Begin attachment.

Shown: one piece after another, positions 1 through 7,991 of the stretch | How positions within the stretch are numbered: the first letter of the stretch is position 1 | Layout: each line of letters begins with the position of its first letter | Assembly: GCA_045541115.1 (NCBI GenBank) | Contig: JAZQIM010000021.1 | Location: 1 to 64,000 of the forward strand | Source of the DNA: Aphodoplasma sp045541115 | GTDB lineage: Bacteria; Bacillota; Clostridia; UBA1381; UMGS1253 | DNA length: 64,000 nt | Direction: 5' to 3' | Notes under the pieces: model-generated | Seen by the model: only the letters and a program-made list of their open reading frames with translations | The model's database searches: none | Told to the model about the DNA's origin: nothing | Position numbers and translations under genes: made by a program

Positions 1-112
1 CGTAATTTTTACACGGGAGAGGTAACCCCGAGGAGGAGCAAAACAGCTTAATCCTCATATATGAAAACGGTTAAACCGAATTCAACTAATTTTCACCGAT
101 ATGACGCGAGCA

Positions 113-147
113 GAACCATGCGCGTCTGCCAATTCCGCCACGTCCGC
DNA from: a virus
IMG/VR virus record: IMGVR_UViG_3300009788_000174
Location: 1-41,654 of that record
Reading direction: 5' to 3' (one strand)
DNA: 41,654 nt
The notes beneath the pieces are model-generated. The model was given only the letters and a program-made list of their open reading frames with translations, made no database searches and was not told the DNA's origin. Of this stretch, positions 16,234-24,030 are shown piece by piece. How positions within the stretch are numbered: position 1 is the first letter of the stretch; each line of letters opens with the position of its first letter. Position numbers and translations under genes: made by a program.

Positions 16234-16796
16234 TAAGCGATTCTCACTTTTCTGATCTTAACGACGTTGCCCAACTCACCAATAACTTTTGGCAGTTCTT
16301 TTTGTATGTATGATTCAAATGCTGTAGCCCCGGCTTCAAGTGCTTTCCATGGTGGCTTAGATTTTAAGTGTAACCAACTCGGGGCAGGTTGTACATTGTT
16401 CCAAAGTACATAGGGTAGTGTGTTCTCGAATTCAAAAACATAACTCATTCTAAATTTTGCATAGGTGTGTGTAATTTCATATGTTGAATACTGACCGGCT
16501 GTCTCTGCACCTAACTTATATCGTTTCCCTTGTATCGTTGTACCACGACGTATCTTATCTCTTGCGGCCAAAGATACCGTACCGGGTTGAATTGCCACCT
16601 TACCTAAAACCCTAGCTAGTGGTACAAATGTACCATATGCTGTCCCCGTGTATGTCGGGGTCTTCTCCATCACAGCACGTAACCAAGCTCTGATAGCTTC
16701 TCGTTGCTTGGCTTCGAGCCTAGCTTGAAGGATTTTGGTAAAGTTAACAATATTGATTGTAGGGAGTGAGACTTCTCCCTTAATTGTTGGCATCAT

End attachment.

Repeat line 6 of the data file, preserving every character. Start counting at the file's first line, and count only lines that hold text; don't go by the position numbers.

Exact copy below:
113 GAACCATGCGCGTCTGCCAATTCCGCCACGTCCGC